I have had the good fortune to have several meetings with Peggy Reimann, an education consultant with a passel of brilliant ideas about nurturing a love of reading and even encouraging an understanding and sense of friendliness with—gasp!—math. She urged us to quit cold turkey anything like flash cards, and the strange but common process of quizzing little kids about books, i.e.: “DO YOU SEE THE COW? WHERE IS THE COW? WHAT DOES A COW SAY? GOOOOOOD A COW SAYS MOO!” Rather, she urged us in her gentle and wise manner to look at pictures with our kids, to move our fingers across the page, to talk about what we see together—and this process seriously changed completely the way my 3-year-old daughter Harper and I experience books and images and was utterly amazing.
So, now that Harper is a sage 3.5, I figured it was time to dive into Peggy’s math curriculum.
All summer I tried to introduce pattern sorting. I’d put Ollie down for a nap, make us some milky tea, and set the scene for something VERY SPECIAL. In one spot, a paper with circles on it. In another spot: colored pieces, in our case buttons. The idea is that you make it a kind of a game to make patterns together, to sort out the colors, and eventually start talking about quantities. “So!” I’d say brightly, like Peggy instructed, “I’m going to put the blue button here.” “OK,” Harper would respond. And then, having found the thimble among the buttons, she’d switch into a high-pitched fairy-voice and offer a button some tea out of the thimble, and then the button would squeak, “Oh, yes please!”
And so on. Pasta-shape-sorting turned into an elaborate story-play of Jack and the Magic Pasta-Seeds-Beanstalk. Absolutely everything becomes a game of pretend with this kid, even bathtime turns into a 3-hour-long session of making bath-rice-pudding for bath-Foofa’s birthday. Of course I find this to be wonderful, and in my sick writer’s mind can’t think of anything better than an almost-absolute break with reality. But still, I really like the idea of appealing to some other corners of her busy, buzzing mind. And in classic parenting “it’s actually my issue not yours” fashion, I am eager for her to avoid the gut-wrenching math anxiety that to this day has me reacting to the words “fraction” and “division” with an outbreak of hives.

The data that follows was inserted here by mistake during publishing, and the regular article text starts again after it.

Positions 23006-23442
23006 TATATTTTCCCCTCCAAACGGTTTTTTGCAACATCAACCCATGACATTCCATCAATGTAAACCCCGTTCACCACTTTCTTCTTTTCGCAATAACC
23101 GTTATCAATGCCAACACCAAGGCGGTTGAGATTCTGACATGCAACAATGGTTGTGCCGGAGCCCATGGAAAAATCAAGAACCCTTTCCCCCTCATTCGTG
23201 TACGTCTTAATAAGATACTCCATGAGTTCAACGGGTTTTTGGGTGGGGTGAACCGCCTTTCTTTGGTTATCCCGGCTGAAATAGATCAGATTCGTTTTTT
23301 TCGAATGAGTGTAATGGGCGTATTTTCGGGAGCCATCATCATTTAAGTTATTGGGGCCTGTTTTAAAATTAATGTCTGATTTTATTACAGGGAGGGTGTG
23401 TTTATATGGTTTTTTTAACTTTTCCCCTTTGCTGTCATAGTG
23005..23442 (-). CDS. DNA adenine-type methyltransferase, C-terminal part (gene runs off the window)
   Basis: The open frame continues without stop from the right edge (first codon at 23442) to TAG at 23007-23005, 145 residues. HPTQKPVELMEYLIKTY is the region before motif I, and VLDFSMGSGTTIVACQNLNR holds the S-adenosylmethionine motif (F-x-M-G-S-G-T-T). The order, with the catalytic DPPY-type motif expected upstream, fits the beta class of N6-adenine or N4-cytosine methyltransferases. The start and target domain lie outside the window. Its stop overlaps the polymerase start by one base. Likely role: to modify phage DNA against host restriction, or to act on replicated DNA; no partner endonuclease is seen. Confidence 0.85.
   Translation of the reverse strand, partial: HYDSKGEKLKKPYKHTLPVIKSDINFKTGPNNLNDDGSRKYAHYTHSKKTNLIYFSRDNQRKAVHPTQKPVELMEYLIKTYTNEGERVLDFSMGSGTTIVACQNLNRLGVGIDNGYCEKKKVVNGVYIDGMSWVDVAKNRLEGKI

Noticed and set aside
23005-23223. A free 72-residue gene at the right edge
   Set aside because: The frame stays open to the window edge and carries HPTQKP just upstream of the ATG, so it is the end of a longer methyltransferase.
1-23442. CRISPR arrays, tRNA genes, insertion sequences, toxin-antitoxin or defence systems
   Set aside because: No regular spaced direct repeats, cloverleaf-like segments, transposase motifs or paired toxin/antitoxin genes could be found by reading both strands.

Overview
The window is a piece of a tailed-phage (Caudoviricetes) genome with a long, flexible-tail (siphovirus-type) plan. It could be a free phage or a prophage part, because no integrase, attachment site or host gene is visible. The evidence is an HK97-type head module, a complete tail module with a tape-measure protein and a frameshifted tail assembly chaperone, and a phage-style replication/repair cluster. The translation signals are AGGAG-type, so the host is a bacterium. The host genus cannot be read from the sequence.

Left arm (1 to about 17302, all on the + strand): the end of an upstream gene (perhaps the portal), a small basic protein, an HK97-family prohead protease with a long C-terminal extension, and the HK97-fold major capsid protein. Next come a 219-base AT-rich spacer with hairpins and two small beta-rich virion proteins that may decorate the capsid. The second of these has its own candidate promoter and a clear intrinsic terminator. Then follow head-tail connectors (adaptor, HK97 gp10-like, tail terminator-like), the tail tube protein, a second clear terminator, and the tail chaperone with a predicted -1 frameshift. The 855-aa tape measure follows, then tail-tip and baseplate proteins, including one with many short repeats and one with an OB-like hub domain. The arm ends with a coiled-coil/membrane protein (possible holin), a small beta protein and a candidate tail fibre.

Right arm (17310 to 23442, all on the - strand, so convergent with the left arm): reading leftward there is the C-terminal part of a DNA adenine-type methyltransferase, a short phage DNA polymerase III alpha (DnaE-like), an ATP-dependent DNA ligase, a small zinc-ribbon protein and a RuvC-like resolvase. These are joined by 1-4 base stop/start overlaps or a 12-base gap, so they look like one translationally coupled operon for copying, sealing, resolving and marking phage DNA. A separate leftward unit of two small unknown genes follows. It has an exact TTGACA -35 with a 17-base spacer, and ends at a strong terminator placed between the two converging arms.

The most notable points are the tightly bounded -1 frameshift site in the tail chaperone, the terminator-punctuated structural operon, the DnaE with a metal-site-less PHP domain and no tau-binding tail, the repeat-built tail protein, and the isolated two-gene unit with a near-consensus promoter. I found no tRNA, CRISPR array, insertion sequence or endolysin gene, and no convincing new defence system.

So today I tried an activity that looked so cute on Pinterest (I could probably just copy-and-paste this every night “It looked so cute on Pinterest but didn’t quite work out as well for me…”): writing numbers (or I also tried dots) on craft sticks, and then sticking the numbers in order into a big snake of play-dough.
First: excitement. “What’s this? A project?” My explanation was met with a “talk-to-the-hand” type gesture. “Nah, let’s make these sticks into people!”
“But, it’s a cool project!” I tried changing my tactics. “It’s a really fun big-girl activity. Um, it’s a game. It’s a puzzle.” Nothing. “You know what this is? It’s math!”
“I DON’T LIKE MATH! I ONLY LIKE DRAWING PEOPLE!”
And that, folks, is genetics at work. So much for instilling an early love of numbers. One thing I really feel that I have succeeded at, though, is encouraging an early love of tea parties, fairies, and flitting around singing little nonsense songs, all of which are sure to be very helpful in really any field Harper chooses to pursue.